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Tuesday, March 13, 2012

Web Host Intermedia Offering Office 365 to Customers, Resellers - Web Host Industry Review

A pricing chart from the Microsoft website, illustrating Office 365 rates A pricing chart from the Microsoft website, illustrating Office 365 rates

(WEB HOST INDUSTRY REVIEW) — Hosted services provider and Microsoft specialist Intermedia announced on Monday that it is now offering Microsoft’s Office 365 service to both its customers and resellers, alongside its Office in the Cloud product set.

Intermedia offers web hosting and other services alongside being the largest provider of Microsoft Exchange hosting, a product it delivers through a significant network of reseller partners. While Office 365 will be available to the company’s commission-based “Advisor” resellers, it is not currently offered to the company’s private-label partners.

Launched during 2011, Microsoft’s Office 365 is a base-level hosted version of the company’s office tools – including Office web apps, along with Exchange, SharePoing and Lync – hosted by Microsoft, and billed by Microsoft.

The 365 model does allow for resellers to distribute the Microsoft-hosted services, but that relationship looks more like a referral partnership, with the reseller receiving a commission for directing customers to Microsoft.

Some Microsoft resellers have been critical of the product since before its launch, claiming that the movie is indicative of Microsoft’s desire to deal directly with end-users on software subscriptions and, more significantly, that the reseller loses control of a customer moving to Office 365. Microsoft says Office 365 is an entry-level offering with little support or advanced features, and that the product is helping to create a huge new audience for hosted email and collaboration solutions, business Microsoft expects will go to its reseller partners.

Intermedia’s Office 365 offering would seem to support Microsoft, Office 365, and the contention that the product doesn’t represent a direct threat of Microsoft eating its reseller channel.

Intermedia, as a huge distributor of Exchange, may have a little more pull with Microsoft than the average reseller, but it’s not clear whether it has a different arrangement with Microsoft around the referrals and billing of the Office 365 services. Unsurprisingly, the company doesn’t offer many billing specifics through the release, though it does say the services will be provisioned and managed by customers through its HostPilot control panel, which “[spares] them from having to use multiple control panels or pay multiple bills.”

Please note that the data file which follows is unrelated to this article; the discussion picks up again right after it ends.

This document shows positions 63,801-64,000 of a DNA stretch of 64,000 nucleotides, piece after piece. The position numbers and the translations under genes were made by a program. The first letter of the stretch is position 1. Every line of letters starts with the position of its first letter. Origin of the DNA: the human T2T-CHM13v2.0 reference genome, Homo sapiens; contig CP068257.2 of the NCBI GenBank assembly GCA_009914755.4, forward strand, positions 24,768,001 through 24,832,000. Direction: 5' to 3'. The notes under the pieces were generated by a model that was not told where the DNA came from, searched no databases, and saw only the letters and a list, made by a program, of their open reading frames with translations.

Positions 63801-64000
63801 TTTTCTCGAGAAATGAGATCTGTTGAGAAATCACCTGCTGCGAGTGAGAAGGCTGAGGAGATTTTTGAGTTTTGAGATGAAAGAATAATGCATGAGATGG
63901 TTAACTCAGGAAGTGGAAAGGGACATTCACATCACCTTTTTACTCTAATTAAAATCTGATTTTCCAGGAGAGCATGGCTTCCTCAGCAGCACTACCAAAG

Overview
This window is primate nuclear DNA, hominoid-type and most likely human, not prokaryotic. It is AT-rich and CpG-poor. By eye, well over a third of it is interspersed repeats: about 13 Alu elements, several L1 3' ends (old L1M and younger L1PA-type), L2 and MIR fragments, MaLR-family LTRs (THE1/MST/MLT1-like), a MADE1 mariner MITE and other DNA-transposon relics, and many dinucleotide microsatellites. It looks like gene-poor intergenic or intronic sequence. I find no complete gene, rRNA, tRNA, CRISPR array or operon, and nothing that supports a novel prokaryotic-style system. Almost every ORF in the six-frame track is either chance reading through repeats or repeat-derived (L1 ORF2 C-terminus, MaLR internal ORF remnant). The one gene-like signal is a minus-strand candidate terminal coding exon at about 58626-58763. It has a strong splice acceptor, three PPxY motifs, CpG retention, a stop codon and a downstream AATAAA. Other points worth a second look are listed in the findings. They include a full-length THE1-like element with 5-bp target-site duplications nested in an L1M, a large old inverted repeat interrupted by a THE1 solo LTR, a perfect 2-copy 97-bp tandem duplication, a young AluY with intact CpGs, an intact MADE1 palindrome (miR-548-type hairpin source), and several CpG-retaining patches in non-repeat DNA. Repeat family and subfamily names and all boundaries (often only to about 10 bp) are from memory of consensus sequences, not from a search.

If there was Integration work to be done, that might explain why Intermedia is offering Office 365 eight months after the product’s launch.

From a quick conversation with Intermedia, I managed to glean that the demand from customers around Office 365 had more to do with an appetite for the Web apps than a desire for an entry-level version of Exchange, since Intermedia already offers an entry-level version of its Office in the Cloud. Intermedia has a feature chart comparing its Office in the Cloud with Office 365 and Google Apps.

About the questions around the billing relationship, we’re waiting for a follow-up, but rest assured we’ll update the story with whatever Information Intermedia is willing and able to share.

Intermedia is bringing some of its own special sauce to Office 365. Along with the control panel support, the company is offering migration services and 24-hour support, as well as the option to add on a range of other proprietary cloud services such as hosted PBX, mail encryption and conference bridges.

“With Intermedia’s Office in the Cloud suite of plans, and now Office 365, we offer businesses a number of choices so they have the cloud service solution best tailored to their needs,” says Michael Gold, president of Intermedia, quoted in the press release. “We’re excited to combine Microsoft’s Office 365 with Intermedia’s value-added, proprietary cloud services and support in order to help businesses realize the cost-effectiveness and power of cloud computing.”

Talk back: What do you think of Microsoft’s Office 365 strategy? Do you see the direct-sales model as a threat to your business? Do you agree that the company is creating a new market for hosted services? Do you (like Intermedia) see an opportunity to profit from offering Office 365 to your own customers? Let us know in the comments section.


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